What are the current innovations in reducing the carbon emissions and the carbon footprint of streaming? Jan Ozer, Principal, Streaming Learning Center, and Contributing Editor, Streaming Media, asks two industry experts about the innovations and new technologies their organizations are using in order to lessen the environmental impact of streaming.
“What are you hearing from your developers and what are you hearing from inside AWS in terms of the importance of attempting to address that from a codec selection standpoint?” Ozer asks Kevin Yao, Global Principal Solution Architect for Direct to Consumer, Media and Entertainment Solutions, AWS.
“That’s a very good topic,” Yao says. “If we look at video, it accounts for over 60%, if not more, of downstream traffic on the internet. There are a lot of energy resources being used for encoding and decoding the content. And in addition, we have to consider how much energy is used to deliver [content] across fiber to end users. So, there’s some optimization done.”
Yao discusses these various optimization approaches, which include content-based encoding combined with ARML to predict large-scale traffic patterns based on time periods and end-user preferences. “So, Saturday morning cartoons, for example, or Sunday night football,” he says. He then goes into further detail about encoding. “At AWS, we have Graviton Processors, which is an Arm64-based processor, and to help customers reduce their carbon footprint. Graviton3 was announced, and Graviton3-based instances used 60% less energy than compared to the same performance of the x86-based EC2 instances.” He elaborates that during last year’s AWS re:Invent conference, “We ran x264, a very slow preset input, with uncompressed 1080p material. We see about 49% per frame per second, compared to the previous gen, C6g, to the current-gen Graviton3 C7g instances.”
Yao says that in terms of sustainability in general, “Workload running on AWS are 80% more carboning efficient compared to running our customers’ own data center. And as part of our commitment to a net zero carbon future, we’re investing more power into our operations with 100% renewable energy by 2025.”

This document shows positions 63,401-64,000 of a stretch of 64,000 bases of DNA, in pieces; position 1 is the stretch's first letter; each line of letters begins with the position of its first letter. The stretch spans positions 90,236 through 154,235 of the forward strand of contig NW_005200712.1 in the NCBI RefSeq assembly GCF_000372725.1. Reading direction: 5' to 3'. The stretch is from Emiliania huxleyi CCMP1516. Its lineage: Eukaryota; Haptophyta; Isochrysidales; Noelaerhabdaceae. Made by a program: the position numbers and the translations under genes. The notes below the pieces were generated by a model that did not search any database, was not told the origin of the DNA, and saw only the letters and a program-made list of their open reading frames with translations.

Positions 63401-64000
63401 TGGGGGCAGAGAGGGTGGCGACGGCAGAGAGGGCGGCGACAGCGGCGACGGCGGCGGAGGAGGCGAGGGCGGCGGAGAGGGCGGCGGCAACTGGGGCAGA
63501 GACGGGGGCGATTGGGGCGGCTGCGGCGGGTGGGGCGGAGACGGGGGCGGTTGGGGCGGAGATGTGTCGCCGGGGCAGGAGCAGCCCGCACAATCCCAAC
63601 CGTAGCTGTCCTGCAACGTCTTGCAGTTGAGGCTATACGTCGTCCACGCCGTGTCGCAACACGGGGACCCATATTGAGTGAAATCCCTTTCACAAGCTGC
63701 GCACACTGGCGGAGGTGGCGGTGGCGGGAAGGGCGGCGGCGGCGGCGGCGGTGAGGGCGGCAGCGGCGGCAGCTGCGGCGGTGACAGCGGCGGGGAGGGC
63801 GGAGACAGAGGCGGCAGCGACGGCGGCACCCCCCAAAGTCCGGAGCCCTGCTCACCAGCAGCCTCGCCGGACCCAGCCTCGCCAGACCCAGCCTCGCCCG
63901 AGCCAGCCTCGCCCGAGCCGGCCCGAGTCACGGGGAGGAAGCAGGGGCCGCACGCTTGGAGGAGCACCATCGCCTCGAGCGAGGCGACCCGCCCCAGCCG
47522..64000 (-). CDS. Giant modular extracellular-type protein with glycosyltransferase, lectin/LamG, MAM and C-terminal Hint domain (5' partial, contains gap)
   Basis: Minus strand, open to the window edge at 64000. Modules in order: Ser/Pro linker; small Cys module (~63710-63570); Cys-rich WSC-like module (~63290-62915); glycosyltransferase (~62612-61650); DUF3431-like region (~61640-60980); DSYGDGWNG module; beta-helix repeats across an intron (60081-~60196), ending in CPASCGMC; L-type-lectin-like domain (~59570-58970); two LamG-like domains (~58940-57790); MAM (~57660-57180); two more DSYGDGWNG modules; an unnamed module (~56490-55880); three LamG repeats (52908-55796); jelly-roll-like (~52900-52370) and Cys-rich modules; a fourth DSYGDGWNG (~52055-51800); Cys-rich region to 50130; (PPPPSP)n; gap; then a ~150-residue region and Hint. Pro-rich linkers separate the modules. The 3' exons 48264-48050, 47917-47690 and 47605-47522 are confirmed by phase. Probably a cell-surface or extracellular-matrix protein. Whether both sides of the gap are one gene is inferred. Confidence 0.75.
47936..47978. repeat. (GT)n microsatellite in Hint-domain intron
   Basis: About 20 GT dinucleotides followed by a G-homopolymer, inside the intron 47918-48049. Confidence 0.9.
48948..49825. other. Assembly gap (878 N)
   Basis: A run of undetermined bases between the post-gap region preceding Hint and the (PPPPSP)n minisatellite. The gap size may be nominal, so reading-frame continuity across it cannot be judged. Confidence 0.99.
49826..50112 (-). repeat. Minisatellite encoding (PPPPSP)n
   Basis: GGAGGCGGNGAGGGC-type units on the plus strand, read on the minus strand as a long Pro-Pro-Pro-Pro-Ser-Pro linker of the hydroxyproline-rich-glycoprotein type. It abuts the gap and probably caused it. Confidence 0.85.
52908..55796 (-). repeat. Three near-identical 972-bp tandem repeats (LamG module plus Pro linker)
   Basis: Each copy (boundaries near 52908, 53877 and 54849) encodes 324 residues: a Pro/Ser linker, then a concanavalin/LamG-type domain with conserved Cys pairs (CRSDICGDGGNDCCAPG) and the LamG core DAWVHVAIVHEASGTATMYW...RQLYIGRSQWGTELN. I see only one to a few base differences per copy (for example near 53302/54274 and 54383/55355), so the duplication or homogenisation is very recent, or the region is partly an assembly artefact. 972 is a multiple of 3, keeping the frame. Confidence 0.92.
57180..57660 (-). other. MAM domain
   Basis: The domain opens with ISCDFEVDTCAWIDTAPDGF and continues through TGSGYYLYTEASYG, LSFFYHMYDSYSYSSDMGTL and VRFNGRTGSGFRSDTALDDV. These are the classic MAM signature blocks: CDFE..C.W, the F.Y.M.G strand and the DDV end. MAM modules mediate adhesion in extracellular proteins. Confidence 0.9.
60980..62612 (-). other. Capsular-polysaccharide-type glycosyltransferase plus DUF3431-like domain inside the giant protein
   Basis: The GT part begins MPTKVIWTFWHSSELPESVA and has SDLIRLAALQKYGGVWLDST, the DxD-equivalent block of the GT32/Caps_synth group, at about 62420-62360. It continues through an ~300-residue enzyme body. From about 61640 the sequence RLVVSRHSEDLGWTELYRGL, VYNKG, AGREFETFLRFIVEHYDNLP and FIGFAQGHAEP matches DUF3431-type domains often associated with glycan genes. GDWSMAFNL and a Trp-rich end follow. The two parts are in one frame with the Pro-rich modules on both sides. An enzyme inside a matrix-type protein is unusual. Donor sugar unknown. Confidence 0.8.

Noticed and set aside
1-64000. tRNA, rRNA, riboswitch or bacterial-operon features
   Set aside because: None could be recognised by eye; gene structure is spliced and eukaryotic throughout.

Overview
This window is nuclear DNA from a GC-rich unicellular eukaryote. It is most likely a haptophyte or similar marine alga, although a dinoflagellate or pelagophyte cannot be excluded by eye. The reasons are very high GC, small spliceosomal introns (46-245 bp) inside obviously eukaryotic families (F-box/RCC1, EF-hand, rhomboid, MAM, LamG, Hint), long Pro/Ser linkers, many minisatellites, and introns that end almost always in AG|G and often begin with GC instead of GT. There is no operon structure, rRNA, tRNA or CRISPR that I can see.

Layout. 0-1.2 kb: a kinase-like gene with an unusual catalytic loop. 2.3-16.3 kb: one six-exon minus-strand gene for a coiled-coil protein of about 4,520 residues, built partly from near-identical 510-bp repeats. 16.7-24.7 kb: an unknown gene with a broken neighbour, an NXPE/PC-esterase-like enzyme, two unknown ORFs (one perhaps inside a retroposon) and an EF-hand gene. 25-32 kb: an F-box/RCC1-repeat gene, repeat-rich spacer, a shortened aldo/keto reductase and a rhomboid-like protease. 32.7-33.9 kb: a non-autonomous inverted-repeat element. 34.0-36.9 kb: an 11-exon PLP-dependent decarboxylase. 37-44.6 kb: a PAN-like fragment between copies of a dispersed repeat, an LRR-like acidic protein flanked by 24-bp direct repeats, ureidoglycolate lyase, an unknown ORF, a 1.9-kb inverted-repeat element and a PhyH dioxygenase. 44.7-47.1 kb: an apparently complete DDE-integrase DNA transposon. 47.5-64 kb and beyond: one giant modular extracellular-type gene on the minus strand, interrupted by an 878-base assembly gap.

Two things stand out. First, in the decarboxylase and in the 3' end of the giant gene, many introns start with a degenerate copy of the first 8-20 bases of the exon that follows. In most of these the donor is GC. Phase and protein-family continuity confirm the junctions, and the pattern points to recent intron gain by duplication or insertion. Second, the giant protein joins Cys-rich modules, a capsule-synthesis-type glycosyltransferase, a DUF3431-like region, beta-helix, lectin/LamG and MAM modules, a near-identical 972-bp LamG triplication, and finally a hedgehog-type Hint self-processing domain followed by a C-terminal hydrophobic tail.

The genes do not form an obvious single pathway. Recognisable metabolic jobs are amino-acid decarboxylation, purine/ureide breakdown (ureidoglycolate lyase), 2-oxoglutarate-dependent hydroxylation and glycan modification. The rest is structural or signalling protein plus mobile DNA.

David Ronca, Director, Video Encoding, Facebook, says, “We have to redefine the system to lower the baseline that we’re working from. We are investing significantly in ASIC-driven processing and we’re very happy with the quality we’re seeing. And we’re going to continue to push that. Google, for example, has released white papers on the ASICs they;ve deployed. So I think there’s a role then for ASIC as well. So this gives us an opportunity, I think, across multiple dimensions to actually reduce the inherent or fixed complexity of the systems so that we can continue to reduce the energy consumed, and I think it’s good that we’re looking to clean energy sources. We do have a lot of responsibility, and I think the industry is very serious about that. And I’m really happy with the work that I’m seeing–everything from lower-power CPUs to ASICs and more efficient codecs.”
With SVT-AV1, Ronca says, “You basically have a dial you can turn, so you can select the energy cost of your compute to do an encode based on the likely value that that video will provide in the market. So, you can bring it down to compete with x264 very fast while still significantly reducing the bits. And so to me, these are all great things. I think that we’re all aware of the power consumption problem of the data center growth, and we’re all working on it. And I’m excited by what I’m seeing.”
Learn more about the greening of streaming at Streaming Media West 2022.
Watch full-session videos from Streaming Media Connect 2022.
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